Q and A with a Story Guru: Jim Signorelli: Sometimes NOT Overcoming the Obstacle Makes a Story Meaningful

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See a photo of Jim, his bio, Part 1 of this Q&A, and Part 2.


Q&A with Jim Signorelli, Question 3:

Q: You use a slightly modified version of Kendall Haven’s story definition (the one that also opened my eyes). How did you arrive at that one, and how important do you think it is to define story?

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A: Let me say up front that I will be forever thankful for Kendall Haven and his work. Storytellers, writers, teachers, leaders and now branding specialists owe him a huge debt of gratitude.
Anyone familiar with Kendall Haven knows that he is a NASA scientist turned story theorist. In his seminal work Story Proof, he details his 10-year quest to prove the power of story as a learning tool. He amasses some 300+ studies that had been conducted prior to his writing. For me, the biggest take away was his insightful working definition of what a story is. tory is a word that we use very casually. But try to define it in a way that withstands debate? Hard to do.
Kendall pokes holes in many of the definitions that are often given for story, i.e., the very popular “something that has a beginning, middle and an end.” As he points out, this also defines a peanut butter and jelly sandwich. After taking a few stabs at a workable definition, Haven arrives at a brilliantly simple definition for story that stands up to the hard questions: “A story consists of a character overcoming an obstacle to achieve some goal.”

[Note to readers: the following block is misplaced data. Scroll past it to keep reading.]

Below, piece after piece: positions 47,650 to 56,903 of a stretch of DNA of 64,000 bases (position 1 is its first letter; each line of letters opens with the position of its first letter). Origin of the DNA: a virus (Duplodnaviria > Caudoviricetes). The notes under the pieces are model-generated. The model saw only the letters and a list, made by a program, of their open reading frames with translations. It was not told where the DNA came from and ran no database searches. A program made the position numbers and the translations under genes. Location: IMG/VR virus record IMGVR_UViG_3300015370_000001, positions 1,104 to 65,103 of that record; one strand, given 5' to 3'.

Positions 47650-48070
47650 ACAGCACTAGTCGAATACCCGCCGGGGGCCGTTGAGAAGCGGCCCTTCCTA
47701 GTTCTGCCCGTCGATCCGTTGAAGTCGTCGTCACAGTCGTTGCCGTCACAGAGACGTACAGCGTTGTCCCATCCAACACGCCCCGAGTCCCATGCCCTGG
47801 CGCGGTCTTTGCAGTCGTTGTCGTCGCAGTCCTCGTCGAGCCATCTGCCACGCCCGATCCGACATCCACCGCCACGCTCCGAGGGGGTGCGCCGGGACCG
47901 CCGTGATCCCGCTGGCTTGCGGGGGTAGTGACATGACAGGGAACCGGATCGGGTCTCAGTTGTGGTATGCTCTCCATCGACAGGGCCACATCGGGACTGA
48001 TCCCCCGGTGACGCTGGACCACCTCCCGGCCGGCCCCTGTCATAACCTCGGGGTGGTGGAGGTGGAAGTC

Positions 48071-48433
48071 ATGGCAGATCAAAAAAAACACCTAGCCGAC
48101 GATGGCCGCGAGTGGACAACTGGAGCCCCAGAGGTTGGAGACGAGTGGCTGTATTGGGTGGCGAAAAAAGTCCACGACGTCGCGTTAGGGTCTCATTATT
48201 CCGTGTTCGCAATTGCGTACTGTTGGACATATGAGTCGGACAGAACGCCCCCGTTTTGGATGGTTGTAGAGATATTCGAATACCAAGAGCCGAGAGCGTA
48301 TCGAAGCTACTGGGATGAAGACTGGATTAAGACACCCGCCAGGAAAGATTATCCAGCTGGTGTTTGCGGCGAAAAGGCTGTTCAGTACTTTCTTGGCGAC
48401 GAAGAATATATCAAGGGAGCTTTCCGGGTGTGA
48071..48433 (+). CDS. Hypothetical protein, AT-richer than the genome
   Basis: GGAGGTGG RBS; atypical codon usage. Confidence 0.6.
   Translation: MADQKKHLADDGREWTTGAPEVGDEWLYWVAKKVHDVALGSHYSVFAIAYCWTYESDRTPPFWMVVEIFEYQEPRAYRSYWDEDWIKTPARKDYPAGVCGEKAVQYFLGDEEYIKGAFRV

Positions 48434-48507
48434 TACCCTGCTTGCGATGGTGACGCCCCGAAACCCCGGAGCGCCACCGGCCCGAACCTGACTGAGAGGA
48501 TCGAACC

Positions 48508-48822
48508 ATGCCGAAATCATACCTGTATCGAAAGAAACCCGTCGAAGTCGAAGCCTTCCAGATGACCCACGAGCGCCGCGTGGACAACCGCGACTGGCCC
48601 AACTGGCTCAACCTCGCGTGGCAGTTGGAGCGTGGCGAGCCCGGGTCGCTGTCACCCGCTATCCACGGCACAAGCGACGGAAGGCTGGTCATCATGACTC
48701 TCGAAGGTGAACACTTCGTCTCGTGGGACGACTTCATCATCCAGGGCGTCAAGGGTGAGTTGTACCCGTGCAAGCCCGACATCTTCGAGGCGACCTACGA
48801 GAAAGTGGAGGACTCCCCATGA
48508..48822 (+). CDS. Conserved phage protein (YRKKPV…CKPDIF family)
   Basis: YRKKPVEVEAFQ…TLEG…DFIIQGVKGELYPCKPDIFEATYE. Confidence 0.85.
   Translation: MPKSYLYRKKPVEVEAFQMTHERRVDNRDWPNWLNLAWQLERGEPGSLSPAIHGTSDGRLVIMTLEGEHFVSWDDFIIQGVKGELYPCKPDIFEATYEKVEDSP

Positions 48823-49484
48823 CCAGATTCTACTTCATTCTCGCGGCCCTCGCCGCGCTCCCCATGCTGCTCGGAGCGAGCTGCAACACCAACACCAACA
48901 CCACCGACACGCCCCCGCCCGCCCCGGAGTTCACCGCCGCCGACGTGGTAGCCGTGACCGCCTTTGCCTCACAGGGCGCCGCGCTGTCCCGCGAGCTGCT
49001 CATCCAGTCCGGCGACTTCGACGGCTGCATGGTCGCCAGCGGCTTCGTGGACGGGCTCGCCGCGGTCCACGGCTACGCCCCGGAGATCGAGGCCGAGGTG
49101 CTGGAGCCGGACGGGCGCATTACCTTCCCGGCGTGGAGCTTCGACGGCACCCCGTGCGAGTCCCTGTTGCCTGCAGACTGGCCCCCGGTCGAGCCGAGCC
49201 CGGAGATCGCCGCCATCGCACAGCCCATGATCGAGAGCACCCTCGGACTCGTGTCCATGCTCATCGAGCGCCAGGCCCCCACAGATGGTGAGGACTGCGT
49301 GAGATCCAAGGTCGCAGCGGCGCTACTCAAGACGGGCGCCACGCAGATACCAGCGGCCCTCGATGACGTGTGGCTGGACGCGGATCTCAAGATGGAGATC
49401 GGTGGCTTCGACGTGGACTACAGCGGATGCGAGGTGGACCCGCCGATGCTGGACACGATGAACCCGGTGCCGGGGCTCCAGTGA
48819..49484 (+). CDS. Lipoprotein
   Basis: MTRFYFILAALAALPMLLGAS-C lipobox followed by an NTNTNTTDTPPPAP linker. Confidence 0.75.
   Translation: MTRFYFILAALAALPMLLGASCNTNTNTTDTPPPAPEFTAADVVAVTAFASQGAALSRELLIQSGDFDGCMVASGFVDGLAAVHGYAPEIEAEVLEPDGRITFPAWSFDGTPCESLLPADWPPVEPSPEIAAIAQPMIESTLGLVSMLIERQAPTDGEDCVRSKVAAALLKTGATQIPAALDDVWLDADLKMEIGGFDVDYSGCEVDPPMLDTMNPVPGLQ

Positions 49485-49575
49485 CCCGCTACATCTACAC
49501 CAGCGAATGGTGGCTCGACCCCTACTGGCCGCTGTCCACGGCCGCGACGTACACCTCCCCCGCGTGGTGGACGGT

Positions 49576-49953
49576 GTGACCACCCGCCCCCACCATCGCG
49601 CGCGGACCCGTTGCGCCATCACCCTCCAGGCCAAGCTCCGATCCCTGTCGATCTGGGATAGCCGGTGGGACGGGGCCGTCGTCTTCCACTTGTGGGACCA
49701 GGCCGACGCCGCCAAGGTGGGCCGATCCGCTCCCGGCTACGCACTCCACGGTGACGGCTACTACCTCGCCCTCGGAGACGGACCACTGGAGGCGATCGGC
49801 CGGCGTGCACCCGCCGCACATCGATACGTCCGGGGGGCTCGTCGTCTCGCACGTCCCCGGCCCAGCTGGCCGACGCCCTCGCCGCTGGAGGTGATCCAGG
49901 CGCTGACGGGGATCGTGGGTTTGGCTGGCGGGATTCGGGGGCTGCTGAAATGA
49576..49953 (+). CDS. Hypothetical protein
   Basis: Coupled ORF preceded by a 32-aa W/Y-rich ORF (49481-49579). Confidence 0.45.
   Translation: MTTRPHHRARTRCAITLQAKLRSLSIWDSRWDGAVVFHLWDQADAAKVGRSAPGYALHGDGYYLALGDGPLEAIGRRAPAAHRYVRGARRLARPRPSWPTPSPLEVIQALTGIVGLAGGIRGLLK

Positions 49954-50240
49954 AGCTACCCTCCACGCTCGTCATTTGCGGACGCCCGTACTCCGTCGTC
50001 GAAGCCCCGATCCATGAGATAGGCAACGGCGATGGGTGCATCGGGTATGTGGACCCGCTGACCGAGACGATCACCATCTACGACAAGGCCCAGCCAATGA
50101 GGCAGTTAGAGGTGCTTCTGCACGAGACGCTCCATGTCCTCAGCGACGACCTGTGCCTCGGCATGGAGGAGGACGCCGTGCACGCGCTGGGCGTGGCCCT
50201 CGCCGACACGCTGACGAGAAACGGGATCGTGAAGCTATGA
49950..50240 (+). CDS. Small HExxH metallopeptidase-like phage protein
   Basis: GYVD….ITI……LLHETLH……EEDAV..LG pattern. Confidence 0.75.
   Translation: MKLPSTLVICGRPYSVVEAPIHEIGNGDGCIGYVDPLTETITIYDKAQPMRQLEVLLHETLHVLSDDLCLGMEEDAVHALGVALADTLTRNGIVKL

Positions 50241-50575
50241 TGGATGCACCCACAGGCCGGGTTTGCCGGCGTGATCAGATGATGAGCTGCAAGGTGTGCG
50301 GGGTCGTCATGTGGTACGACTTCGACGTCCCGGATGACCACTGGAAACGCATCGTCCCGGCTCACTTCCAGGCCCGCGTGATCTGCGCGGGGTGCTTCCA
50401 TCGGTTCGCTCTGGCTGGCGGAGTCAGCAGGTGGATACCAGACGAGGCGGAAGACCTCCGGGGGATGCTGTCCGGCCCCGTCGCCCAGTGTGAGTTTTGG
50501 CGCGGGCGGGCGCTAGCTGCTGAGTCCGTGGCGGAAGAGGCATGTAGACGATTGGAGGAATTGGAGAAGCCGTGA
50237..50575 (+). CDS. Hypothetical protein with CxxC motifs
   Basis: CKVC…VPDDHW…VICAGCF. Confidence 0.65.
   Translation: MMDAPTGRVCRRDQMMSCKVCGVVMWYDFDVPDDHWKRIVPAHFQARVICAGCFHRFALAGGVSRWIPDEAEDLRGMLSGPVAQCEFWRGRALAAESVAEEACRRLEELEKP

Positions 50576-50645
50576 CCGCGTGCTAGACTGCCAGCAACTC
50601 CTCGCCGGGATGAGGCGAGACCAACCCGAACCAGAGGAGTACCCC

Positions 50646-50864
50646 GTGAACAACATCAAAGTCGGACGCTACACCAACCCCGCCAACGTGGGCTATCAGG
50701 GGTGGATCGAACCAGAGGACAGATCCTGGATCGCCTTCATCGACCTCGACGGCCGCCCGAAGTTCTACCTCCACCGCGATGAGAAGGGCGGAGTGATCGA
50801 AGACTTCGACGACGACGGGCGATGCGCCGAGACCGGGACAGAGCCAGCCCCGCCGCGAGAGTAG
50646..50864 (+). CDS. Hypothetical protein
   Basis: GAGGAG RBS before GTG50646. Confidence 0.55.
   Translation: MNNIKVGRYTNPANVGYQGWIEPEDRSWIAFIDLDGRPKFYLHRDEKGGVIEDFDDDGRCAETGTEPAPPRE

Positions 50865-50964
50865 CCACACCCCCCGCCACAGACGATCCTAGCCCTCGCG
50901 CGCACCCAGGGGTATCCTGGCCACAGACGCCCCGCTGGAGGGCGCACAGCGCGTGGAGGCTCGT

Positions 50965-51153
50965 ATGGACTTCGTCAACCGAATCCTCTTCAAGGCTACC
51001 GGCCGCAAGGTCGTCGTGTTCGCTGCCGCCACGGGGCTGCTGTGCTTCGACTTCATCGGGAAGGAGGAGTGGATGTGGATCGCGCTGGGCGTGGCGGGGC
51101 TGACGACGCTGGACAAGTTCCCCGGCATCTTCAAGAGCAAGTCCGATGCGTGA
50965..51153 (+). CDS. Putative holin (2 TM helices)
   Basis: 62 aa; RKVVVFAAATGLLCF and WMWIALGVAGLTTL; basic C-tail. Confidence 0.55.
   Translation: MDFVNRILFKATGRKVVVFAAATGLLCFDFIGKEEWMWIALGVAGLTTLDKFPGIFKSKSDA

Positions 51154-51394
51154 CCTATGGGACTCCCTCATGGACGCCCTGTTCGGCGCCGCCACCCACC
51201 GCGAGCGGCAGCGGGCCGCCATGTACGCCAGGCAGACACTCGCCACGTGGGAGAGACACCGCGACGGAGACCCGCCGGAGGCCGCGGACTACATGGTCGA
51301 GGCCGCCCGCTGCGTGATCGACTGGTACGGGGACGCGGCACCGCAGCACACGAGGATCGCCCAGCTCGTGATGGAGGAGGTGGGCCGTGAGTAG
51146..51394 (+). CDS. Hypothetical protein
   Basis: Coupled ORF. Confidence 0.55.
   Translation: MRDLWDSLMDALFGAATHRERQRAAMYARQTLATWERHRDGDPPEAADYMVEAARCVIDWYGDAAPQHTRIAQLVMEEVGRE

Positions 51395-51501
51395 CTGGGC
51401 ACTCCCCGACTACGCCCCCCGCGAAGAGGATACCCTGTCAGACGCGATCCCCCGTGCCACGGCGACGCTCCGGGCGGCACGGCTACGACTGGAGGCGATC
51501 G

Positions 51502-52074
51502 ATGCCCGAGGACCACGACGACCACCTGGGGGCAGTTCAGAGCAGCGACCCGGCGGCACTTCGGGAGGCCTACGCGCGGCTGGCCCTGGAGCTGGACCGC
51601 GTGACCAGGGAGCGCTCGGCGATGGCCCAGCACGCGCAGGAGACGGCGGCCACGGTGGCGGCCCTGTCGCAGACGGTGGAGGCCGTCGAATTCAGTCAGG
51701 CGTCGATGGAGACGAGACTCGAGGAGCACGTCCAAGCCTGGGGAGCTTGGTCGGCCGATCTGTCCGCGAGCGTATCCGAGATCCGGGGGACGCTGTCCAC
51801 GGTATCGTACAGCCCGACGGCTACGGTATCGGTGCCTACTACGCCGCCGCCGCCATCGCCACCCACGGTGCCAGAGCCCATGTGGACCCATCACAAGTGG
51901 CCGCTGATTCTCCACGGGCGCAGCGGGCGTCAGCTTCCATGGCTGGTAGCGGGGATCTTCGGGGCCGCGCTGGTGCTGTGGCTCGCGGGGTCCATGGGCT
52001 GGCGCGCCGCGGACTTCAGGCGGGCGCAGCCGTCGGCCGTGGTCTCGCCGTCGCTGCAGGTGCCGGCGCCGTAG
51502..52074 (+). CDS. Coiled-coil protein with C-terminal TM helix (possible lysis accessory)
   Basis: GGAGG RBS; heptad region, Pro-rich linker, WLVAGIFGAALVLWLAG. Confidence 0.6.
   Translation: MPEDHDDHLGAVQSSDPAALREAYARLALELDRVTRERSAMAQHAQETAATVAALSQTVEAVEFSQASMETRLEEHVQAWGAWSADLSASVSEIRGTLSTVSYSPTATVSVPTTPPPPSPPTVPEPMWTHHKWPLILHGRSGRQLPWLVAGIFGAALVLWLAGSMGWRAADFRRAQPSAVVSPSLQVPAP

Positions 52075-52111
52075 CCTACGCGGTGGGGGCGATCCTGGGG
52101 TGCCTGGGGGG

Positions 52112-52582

“Of course,” I thought.
But as I began to work with that definition, I was faced with a slight problem. It was with the words “overcoming an obstacle “that are part of Kendall’s definition. As I later discussed with him, the word “overcoming” suggests a positive outcome. Sometimes what makes a story meaningful is the fact that the character does not overcome his or her obstacle. Shakespeare called these tragedies. So, and with limitless respect for Haven, I took the liberty of tweaking his definition. I replaced the word overcoming with the words “dealing with.” This just seems to fit better for me.
To an outsider my quibble may seem like dancing on the head of a pin. But if I was going to construct a planning model based on story structure, I had to have a definition that worked in the absolute. With this slight change in wording, it did. And regardless of the tweak, Kendall has graciously offered up a wonderful forward to my book.

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Kathy Hansen, PhD, is a leading proponent of deploying storytelling for career advancement. She is an author and instructor, in addition to being a career guru. More...

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